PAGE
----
75 for 75: The Shotgun Formation

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"75 for 75" is an article series from the 49ers Museum highlighting legendary moments in 49ers history as part of the team's 75th Anniversary celebrations in 2021.

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November 27, 1960

At first glance, the 49ers new shotgun formation seemed to be an act of desperation. San Francisco traveled to Baltimore's Memorial Stadium with a 4-4 record and struggling offense to take on the NFL champion Colts. They were 16-point underdogs and quarterback Y.A. Tittle was nursing a knee injury. 

It was time for 49ers head coach Red Hickey to pull a rabbit out of his hat. 

"A coach keeps things in the back of his mind sometimes for years," Hickey said to the San Francisco Examiner. "Sometimes you never use it."

Hickey installed the shotgun offense in the week leading up to the game and the 49ers upset the Colts 30-22. They did it with the late game heroics of third string quarterback Bobby Waters, who came off the bench in the fourth quarter.

"Anything we could do to change their defense had to be in our favor," Hickey said. "We decided to go to this formation because we didn't feel we were strong enough to beat the Colts doing the ordinary."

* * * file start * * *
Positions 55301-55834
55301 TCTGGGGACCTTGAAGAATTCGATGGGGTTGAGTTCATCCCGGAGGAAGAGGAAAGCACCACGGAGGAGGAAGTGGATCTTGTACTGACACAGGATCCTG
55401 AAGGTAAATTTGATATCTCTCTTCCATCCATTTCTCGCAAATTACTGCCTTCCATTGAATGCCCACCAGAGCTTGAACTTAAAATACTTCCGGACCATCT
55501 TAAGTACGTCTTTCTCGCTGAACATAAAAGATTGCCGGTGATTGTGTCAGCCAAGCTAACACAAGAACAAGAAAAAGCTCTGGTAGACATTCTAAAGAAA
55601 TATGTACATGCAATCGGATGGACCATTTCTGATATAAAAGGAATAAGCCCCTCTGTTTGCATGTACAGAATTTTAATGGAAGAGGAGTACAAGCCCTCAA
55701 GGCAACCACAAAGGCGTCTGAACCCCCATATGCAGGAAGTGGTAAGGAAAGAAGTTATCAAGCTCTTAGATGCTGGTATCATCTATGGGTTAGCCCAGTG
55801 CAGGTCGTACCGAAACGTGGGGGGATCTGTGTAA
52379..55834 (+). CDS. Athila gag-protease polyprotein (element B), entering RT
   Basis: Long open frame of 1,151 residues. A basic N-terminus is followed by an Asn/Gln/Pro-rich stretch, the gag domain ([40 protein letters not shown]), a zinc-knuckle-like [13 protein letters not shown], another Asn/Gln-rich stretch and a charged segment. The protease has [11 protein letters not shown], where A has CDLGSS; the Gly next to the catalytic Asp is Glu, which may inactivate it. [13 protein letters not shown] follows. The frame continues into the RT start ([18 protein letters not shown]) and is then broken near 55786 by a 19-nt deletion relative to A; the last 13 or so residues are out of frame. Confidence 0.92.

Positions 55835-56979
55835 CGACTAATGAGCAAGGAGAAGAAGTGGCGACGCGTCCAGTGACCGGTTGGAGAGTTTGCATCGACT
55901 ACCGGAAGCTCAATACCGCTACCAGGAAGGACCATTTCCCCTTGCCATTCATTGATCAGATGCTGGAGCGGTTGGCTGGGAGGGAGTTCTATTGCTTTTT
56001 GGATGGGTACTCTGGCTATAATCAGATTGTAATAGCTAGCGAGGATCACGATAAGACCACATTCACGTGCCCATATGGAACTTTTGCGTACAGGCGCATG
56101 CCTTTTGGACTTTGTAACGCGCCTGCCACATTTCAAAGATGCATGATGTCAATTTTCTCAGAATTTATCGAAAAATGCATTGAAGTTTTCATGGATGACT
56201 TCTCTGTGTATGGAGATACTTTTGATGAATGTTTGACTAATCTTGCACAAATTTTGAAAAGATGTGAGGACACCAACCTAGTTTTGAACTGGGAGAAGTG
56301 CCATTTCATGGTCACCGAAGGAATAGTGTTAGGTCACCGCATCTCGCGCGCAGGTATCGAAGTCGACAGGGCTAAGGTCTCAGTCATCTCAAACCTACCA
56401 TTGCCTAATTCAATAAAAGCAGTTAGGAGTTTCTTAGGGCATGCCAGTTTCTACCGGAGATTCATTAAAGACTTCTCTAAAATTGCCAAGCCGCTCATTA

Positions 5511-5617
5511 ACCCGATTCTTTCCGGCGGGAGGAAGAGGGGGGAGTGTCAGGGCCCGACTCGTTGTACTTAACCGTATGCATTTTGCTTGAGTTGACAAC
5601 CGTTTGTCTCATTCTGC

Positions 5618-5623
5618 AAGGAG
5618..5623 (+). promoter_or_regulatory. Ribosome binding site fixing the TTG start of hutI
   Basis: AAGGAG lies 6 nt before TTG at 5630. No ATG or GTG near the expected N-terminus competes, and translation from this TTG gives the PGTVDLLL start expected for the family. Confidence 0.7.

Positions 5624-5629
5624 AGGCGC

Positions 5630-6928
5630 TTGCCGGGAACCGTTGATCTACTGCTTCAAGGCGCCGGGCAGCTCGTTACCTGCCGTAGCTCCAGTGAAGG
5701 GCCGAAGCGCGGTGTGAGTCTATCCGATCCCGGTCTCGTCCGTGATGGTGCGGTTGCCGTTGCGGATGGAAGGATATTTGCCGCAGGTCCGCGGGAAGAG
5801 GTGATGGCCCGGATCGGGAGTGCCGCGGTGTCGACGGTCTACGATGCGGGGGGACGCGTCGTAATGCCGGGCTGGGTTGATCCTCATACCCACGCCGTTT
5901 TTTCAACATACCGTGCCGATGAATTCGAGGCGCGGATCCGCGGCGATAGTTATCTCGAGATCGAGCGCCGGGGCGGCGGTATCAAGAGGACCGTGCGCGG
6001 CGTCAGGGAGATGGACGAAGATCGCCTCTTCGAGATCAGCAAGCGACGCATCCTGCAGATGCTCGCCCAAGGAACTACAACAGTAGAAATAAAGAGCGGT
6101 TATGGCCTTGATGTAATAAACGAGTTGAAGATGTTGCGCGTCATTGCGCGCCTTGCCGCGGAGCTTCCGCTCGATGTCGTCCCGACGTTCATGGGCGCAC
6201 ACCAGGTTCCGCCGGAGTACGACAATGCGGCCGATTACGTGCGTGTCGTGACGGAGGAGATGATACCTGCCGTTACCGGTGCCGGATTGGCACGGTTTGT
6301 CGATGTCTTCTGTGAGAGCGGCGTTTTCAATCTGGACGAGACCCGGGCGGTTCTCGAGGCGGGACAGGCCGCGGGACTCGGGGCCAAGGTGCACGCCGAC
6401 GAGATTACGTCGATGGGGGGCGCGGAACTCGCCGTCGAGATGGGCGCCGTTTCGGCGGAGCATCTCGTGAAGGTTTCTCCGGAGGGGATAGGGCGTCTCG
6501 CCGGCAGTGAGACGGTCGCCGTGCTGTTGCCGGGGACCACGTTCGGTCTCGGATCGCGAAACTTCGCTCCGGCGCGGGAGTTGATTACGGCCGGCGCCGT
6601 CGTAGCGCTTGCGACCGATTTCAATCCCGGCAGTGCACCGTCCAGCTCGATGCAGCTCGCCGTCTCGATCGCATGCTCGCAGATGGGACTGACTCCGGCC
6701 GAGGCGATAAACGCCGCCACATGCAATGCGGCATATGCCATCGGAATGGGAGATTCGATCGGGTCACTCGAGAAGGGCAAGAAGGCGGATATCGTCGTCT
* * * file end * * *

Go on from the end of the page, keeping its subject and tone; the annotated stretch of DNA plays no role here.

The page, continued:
Baltimore seemed befuddled from the start. With John Brodie at quarterback, the 49ers marched 53 yards on their initial drive before settling for a Tommy Davis field goal. 

"You've got to be willing to try anything to win in this game," Hickey said. "We didn't change any blocking assignments and our patterns were the same, so the offense isn't a drastic change."

The Colts wickedly fierce pass rush, featuring future Pro Football Hall of Fame tackles Art Donovan and Gino Marchetti, seemed to be neutralized until massive defensive tackle Gene "Big Daddy" Lipscomb got loose late in the fourth quarter. The 6-foot-6, 290-pounder crushed Brodie on a sack, knocking out the quarterback's front tooth and leaving him temporarily unconscious.

Trailing 22-20, Hickey sent Tittle into the game, but after two plays, it was clear he was still hobbling.

That set the stage for Waters, who had yet to take a snap in an NFL game. Operating from the 49ers 39 yard line, he needed just two plays, the only two he participated in all season, to complete two passes and the winning touchdown. 

The game winner came with 1:30 remaining when Waters connected with tight end Dee Mackey for 17 yards at the Colts 23. Mackey then lateraled to receiver R.C. Owens, who was trailing the play and the speedy wideout sprinted to the end zone.

In the postgame interviews, there was confusion over the name of the 49ers new formation. Colts skipper Weeb Ewbank called it a flood right formation. Football beat writers called it a short punt formation. Hickey cleared it up by saying it was the shotgun and it was not really anything new. 

But the 49ers demonstrated the formation's potential. In 1961, they refined it and posted 35 points or more in six games. The shotgun formation soon became an essential part of every NFL offense.

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